Clinical staff pharmacists ensure the excellent and effective use of medications. They advise on the correct administration of drugs and assess pharmaceutical treatment results, earning a median salary of $77,000 per annum, or $37 per hour.
Clinical staff pharmacists are stationed in hospitals and clinical environments, ensuring that certain medications meet the patients' recovery goals and needs. They are quite knowledgeable about different varieties of diseases and illnesses, and they keep up-to-date with the latest medical advancements. They educate the patients and their families about what the drugs are for and how to use them.
Clinical staff pharmacists have excellent analytical, computer, and communication skills. They may work overtime, into the night and weekends. They usually hold a doctorate in pharmacy and have gone through residency training. They are natural leaders and professionals with a license and strong ethics. Their aptitude in problem-solving and decision-making is exemplary, too. Due to these facts, it is safe to say that venturing into this field is not an easy feat, and it takes a lot of time and effort.
There is more than meets the eye when it comes to being a clinical staff pharmacist. For example, did you know that they make an average of $37.26 an hour? That's $77,507 a year!
Between 2018 and 2028, the career is expected to grow 0% and produce -100 job opportunities across the U.S.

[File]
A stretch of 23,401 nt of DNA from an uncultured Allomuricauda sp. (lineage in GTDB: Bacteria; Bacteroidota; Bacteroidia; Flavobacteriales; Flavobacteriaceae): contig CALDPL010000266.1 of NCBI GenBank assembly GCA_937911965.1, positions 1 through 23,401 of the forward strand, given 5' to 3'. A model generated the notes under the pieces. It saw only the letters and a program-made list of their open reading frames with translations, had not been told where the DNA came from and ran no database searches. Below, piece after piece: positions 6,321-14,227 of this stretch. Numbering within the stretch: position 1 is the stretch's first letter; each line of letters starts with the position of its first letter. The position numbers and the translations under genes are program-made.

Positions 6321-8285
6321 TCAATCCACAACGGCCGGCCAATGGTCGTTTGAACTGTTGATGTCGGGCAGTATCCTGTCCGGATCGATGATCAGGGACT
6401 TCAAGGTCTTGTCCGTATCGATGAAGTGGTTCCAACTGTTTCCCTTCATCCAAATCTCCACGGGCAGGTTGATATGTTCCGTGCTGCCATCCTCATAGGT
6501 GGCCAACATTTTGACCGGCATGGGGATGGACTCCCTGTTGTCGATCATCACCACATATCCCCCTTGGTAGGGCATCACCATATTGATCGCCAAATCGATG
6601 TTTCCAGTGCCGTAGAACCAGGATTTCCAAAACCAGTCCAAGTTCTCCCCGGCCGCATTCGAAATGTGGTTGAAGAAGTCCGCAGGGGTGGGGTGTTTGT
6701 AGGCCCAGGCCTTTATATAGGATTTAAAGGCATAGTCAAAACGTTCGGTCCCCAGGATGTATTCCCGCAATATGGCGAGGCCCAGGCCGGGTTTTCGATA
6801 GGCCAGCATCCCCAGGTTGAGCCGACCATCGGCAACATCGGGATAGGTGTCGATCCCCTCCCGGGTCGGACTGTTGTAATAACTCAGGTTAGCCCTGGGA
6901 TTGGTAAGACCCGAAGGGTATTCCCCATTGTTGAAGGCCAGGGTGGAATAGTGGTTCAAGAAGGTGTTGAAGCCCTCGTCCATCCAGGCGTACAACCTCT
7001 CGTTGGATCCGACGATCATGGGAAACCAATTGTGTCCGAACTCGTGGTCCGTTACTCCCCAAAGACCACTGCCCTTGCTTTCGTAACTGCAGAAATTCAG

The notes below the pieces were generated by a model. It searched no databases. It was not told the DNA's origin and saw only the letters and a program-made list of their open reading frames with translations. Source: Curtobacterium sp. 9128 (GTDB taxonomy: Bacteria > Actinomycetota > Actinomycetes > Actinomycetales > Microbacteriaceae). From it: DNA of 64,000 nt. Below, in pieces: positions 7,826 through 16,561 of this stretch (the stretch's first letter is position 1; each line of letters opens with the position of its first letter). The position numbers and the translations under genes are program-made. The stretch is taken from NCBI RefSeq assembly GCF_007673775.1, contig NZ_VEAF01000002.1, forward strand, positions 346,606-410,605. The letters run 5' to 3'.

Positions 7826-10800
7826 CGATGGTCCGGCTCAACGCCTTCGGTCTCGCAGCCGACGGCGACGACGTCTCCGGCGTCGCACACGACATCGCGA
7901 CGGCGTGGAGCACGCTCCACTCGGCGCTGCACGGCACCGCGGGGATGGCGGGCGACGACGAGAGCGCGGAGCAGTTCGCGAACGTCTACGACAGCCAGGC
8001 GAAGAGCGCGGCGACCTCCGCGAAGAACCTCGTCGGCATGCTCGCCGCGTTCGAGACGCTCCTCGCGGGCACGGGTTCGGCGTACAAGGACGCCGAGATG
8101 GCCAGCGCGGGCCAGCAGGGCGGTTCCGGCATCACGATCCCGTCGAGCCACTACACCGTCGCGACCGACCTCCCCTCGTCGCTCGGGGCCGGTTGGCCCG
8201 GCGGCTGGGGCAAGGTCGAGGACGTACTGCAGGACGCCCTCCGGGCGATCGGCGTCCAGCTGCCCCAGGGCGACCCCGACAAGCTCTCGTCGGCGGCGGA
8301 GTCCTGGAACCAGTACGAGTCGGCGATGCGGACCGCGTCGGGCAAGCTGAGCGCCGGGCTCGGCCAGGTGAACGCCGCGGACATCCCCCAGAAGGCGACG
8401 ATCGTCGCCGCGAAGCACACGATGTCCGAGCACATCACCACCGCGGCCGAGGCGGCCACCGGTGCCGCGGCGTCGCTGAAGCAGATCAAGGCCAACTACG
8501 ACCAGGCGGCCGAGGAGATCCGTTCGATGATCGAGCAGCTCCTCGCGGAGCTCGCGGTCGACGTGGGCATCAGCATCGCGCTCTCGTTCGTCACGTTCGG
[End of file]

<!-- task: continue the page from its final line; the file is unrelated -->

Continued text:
There are certain skills that many clinical staff pharmacists have in order to accomplish their responsibilities. By taking a look through resumes, we were able to narrow down the most common skills for a person in this position. We discovered that a lot of resumes listed analytical skills, communication skills and computer skills.
When it comes to the most important skills required to be a clinical staff pharmacist, we found that a lot of resumes listed 16.6% of clinical staff pharmacists included patient care, while 9.5% of resumes included drug therapy, and 8.0% of resumes included iv. Hard skills like these are helpful to have when it comes to performing essential job responsibilities.
When it comes to searching for a job, many search for a key term or phrase. Instead, it might be more helpful to search by industry, as you might be missing jobs that you never thought about in industries that you didn't even think offered positions related to the clinical staff pharmacist job title. But what industry to start with? Most clinical staff pharmacists actually find jobs in the health care and retail industries.
If you're interested in becoming a clinical staff pharmacist, one of the first things to consider is how much education you need. We've determined that 27.4% of clinical staff pharmacists have a bachelor's degree. In terms of higher education levels, we found that 9.1% of clinical staff pharmacists have master's degrees. Even though most clinical staff pharmacists have a college degree, it's impossible to become one with only a high school degree or GED.
Choosing the right major is always an important step when researching how to become a clinical staff pharmacist. When we researched the most common majors for a clinical staff pharmacist, we found that they most commonly earn doctoral degree degrees or bachelor's degree degrees. Other degrees that we often see on clinical staff pharmacist resumes include master's degree degrees or associate degree degrees.
You may find that experience in other jobs will help you become a clinical staff pharmacist. In fact, many clinical staff pharmacist jobs require experience in a role such as staff pharmacist. Meanwhile, many clinical staff pharmacists also have previous career experience in roles such as pharmacist or pharmacy internship.